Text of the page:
4.2.4  Patch clamping: a window on ion regulation

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Figure 4.13 illustrates a patch clamp experiment. It summarises a study of an ion channel which transports K+ ions across the tonoplast separating the vacuole from the cytoplasm of beetroot. Figure 4.13(a) is a photomicrograph of the whole vacuole configuration, where the vacuole is attached to the end of a microcapillary and the bit of membrane covering the orifice at the tip has been ruptured. The microcapillary is filled with 50 mM potassium orthophosphate (KH2PO4) and so the vacuole also contains this solution. The pattern of current traces obtained during a sequence of pulses at voltages ranging from –111 to +129 mV is shown in Figure 4.13(b). When the cytoplasmic side (i.e. bathing solution) is positive relative to the vacuole (+49 to +129 mV), a flow of current develops slowly over one or two seconds in response to the square wave pulse. At negative voltages (–111 mV) there is very little current. This is a case of voltage gating (Section 4.1.3(a)).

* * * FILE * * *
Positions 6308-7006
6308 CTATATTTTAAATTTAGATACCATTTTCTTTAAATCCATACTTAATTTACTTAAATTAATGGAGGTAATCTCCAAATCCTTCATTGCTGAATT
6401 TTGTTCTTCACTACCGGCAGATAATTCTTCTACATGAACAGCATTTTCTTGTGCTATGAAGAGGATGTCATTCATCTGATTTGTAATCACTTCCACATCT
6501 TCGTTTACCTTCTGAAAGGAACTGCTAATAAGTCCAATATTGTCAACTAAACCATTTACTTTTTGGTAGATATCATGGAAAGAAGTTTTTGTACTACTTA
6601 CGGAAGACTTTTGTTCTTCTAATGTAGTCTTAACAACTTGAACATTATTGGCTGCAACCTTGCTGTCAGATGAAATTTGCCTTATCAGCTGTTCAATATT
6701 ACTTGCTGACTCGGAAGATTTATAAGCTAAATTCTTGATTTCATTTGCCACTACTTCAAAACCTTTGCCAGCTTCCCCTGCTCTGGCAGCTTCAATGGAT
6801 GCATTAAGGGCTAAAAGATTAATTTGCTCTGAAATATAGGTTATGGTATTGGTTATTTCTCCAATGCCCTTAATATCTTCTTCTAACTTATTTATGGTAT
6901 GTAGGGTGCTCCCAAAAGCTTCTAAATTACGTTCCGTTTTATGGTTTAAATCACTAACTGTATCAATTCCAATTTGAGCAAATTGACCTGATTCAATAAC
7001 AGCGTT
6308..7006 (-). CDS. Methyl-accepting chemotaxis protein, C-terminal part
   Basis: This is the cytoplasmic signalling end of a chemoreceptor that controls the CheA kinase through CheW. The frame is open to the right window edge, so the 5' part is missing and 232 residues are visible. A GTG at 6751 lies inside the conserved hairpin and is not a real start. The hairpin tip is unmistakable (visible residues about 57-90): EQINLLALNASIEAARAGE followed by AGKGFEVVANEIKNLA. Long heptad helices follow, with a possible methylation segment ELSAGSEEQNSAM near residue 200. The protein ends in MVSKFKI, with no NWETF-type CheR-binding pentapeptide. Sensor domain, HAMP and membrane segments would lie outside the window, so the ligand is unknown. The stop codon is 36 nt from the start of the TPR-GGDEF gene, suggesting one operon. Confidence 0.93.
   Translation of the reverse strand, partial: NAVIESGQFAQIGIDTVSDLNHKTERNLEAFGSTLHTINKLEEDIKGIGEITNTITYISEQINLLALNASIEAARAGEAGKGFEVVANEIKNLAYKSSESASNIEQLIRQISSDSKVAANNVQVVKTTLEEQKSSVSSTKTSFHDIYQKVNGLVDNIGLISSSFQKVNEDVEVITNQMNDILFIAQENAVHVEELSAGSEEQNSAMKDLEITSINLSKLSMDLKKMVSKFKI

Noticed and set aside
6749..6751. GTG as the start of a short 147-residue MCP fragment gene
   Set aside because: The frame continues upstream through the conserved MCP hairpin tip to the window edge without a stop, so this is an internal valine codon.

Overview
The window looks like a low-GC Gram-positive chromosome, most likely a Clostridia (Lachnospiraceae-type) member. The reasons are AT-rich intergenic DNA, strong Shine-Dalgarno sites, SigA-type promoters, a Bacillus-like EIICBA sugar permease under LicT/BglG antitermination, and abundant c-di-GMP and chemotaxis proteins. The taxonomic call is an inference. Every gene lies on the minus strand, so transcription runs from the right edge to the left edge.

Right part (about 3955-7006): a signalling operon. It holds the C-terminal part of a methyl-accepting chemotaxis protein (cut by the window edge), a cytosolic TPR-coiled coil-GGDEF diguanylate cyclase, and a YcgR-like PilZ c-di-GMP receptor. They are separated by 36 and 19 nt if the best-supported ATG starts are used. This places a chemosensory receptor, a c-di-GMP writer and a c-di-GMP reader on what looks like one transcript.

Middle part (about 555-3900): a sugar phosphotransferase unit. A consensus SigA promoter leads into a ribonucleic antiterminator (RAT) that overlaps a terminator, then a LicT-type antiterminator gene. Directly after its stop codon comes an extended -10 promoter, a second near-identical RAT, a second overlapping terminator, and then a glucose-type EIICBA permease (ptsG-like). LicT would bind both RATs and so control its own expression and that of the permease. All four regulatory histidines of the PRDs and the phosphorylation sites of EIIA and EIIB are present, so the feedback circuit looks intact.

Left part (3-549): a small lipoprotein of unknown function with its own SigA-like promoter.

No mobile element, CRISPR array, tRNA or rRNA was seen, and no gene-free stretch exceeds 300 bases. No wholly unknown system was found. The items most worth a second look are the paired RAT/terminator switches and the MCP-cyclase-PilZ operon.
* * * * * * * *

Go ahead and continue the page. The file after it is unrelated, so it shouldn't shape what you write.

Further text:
Single channels can be studied too using small patches of membrane. Figure 4.13(c) shows data from four channels in an ‘outside-out’ patch of membrane isolated from a beetroot vacuole. Opening and closing of individual channels are seen as abrupt step-like changes in current. Traces for a range of voltages show that as the voltage gets more positive the height of the current steps increases. A plot of the height of current steps against voltage (Figure 4.13d) can be extrapolated back to the x-axis, showing the point where the diffusion gradient for the ions moving through these channels is balanced by the voltage applied (reversal potential). Calculation of the Nernst potentials (Equation 4.7) shows that this voltage is close to the diffusion potential for orthophosphate but at least 50 mV too negative for K+ ions. Figure 4.13(c) also shows that as voltage increases, the channel is open more frequently and for longer. A careful analysis of each transition permits us to calculate the probability of a channel being open (Popen) and to plot it against voltage. Figure 4.13(d) shows that at voltages of less than +100 mV the chances of a channel being open are at most 20%. Consequently, these experiments have not only identified a channel in the tonoplast from beetroot which allows orthophosphate to cross from vacuole to cytoplasm but also indicate how flow is achieved. Voltage is critical. When the energy gradient for orthophosphate flow out of the vacuole is favourable (cytoplasm positive relative to vacuole), orthophosphate channels are most likely to open and let this flux proceed. While strongly negative voltages could drive orthophosphate the other way, the channels close and consequently it is effectively a one-way transport. We also know that the channel’s
initial response to voltage is rather sluggish.